Washington, DC: It remains a dark chapter in the proud history of the US military: the deployment of 20 million gallons of Agent Orange in order to defeat jungle foliage during the Vietnam War. The fallout from that particular strategy involves long-term health effects for countless soldiers exposed to the toxicity of Agent Orange, together with an ongoing fight over VA benefits ever since.
It’s been 15 years since the US Department of Veterans Affairs (The VA) clawed back a basket of benefits originally intended by the US Congress in 1991 to provide presumptive VA disability benefits to veterans who presented with illnesses stemming from exposure to Agent Orange. In its wisdom, the VA decreed in 2002 that it would only provide benefits for those soldiers and personnel who were “Boots on the Ground” during the conflict. The clawback excluded potentially thousands of veterans who may not have technically been “Boots on the Ground” - such as Navy personnel known as “Blue Water” vets - but who were nonetheless exposed to Agent Orange and who have been suffering from the aftereffects of what has turned out to be a definitive scourge for those affected. However, there continues to be a series of efforts to try to right that wrong and bring VA disability benefits to those disenfranchised vets excluded from the benefits pool. Since March 15 of this year, Senator Kirsten Gillibrand (D-New York) has been spearheading legislation to extend veteran benefits to those veterans who have fallen through the Agent Orange cracks. Just this month, Senator Gillibrand has joined with Representative Richard Hanna to put a renewed push toward benefits for personnel having served the “territorial seas” and/or within 12 miles offshore of Vietnam.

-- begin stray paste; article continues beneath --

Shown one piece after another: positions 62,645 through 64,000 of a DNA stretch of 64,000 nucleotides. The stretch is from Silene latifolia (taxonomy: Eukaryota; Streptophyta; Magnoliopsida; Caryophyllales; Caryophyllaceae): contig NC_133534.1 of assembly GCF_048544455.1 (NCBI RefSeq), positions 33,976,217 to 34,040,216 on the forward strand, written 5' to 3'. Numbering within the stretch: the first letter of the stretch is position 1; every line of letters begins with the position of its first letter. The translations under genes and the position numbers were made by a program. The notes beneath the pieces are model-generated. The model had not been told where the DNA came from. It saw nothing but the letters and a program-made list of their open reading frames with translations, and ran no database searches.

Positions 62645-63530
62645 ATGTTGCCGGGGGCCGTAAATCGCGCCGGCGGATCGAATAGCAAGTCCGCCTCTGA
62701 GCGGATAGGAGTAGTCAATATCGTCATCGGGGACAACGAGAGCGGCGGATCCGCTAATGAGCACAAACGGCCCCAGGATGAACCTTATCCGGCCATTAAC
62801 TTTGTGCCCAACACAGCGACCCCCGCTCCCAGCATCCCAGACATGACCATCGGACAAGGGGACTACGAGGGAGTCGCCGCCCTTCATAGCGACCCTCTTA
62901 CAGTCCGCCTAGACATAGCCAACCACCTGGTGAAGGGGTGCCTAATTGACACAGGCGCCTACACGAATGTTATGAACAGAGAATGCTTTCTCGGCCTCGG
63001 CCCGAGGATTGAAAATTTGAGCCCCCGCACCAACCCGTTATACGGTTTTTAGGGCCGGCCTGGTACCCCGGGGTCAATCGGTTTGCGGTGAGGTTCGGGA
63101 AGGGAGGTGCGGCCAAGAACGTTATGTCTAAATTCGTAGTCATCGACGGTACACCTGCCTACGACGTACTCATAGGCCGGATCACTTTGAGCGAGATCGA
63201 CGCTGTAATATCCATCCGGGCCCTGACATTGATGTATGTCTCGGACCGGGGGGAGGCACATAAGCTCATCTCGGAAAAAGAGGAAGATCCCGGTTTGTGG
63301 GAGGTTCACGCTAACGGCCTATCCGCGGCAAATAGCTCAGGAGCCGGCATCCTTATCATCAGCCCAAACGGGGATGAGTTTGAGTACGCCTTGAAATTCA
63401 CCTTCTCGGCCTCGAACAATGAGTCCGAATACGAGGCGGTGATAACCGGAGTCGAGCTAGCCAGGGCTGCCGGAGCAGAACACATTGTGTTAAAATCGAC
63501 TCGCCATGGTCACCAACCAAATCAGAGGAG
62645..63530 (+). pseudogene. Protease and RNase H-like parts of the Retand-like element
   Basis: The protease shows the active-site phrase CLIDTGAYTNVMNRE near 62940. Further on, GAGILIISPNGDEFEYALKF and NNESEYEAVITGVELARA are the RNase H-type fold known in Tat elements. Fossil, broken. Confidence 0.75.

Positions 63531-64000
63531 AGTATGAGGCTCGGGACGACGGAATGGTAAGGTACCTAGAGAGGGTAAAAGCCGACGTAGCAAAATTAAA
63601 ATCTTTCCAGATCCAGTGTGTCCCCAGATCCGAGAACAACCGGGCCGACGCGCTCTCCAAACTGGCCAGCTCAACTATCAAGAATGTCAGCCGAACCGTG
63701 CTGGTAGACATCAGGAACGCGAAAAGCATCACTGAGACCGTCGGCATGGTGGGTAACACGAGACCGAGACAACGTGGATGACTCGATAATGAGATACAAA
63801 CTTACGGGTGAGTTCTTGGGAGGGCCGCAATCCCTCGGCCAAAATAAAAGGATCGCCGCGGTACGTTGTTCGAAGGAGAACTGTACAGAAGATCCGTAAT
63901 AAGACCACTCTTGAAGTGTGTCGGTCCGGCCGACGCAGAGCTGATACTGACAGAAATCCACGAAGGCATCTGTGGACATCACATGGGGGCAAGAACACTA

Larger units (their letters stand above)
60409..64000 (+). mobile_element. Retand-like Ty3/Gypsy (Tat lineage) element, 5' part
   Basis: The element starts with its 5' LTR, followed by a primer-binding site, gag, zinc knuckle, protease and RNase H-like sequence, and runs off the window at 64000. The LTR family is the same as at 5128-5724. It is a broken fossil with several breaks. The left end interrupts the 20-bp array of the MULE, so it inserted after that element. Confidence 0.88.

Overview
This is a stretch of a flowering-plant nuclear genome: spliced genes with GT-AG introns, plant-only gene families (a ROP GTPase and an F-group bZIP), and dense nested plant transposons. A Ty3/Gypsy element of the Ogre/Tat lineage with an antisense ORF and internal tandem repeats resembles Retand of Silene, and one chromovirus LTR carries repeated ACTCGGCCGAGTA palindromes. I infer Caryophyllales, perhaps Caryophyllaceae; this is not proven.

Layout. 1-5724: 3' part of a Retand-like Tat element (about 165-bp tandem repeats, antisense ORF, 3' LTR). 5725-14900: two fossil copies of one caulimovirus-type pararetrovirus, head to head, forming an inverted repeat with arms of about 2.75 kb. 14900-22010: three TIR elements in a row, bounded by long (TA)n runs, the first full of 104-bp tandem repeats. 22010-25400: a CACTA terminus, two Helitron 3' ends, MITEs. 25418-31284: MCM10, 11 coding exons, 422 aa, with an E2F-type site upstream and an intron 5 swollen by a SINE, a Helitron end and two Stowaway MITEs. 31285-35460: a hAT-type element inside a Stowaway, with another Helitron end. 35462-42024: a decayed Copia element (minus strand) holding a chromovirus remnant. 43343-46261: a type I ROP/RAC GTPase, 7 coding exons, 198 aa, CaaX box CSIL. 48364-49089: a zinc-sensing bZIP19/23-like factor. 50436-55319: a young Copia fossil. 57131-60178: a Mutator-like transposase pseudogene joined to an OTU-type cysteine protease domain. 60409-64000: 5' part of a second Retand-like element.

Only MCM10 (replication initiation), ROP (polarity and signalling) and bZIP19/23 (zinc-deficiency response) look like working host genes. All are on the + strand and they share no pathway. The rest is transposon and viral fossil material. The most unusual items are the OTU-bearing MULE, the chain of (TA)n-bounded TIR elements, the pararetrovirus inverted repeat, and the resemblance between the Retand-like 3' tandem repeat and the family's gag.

“Thousands of our veterans are being denied benefits they need and deserve because of a technicality in the law,” said Senator Gillibrand, in a statement.“We owe it to the veterans who bravely served our country and have fallen victim to Agent Orange-related disease to enact this legislation that will provide the disability compensation and healthcare benefits they have earned. Agent Orange is a very difficult chapter in our nation’s history and is past due that we correct the errors of the past.”
Representative Hanna echoed those comments. “All of our veterans who were exposed to the powerful toxin Agent Orange deserve treatment and care for the debilitating effects that are linked to it,” Rep. Hanna said. “We cannot deny our sailors treatment due to a technicality in the law. That’s why together with Senator Gillibrand I am working to see this change takes effect as soon as possible so we can give our Vietnam veterans the compensation and care they not only deserve but have earned through fighting for this nation during times of war.”MORE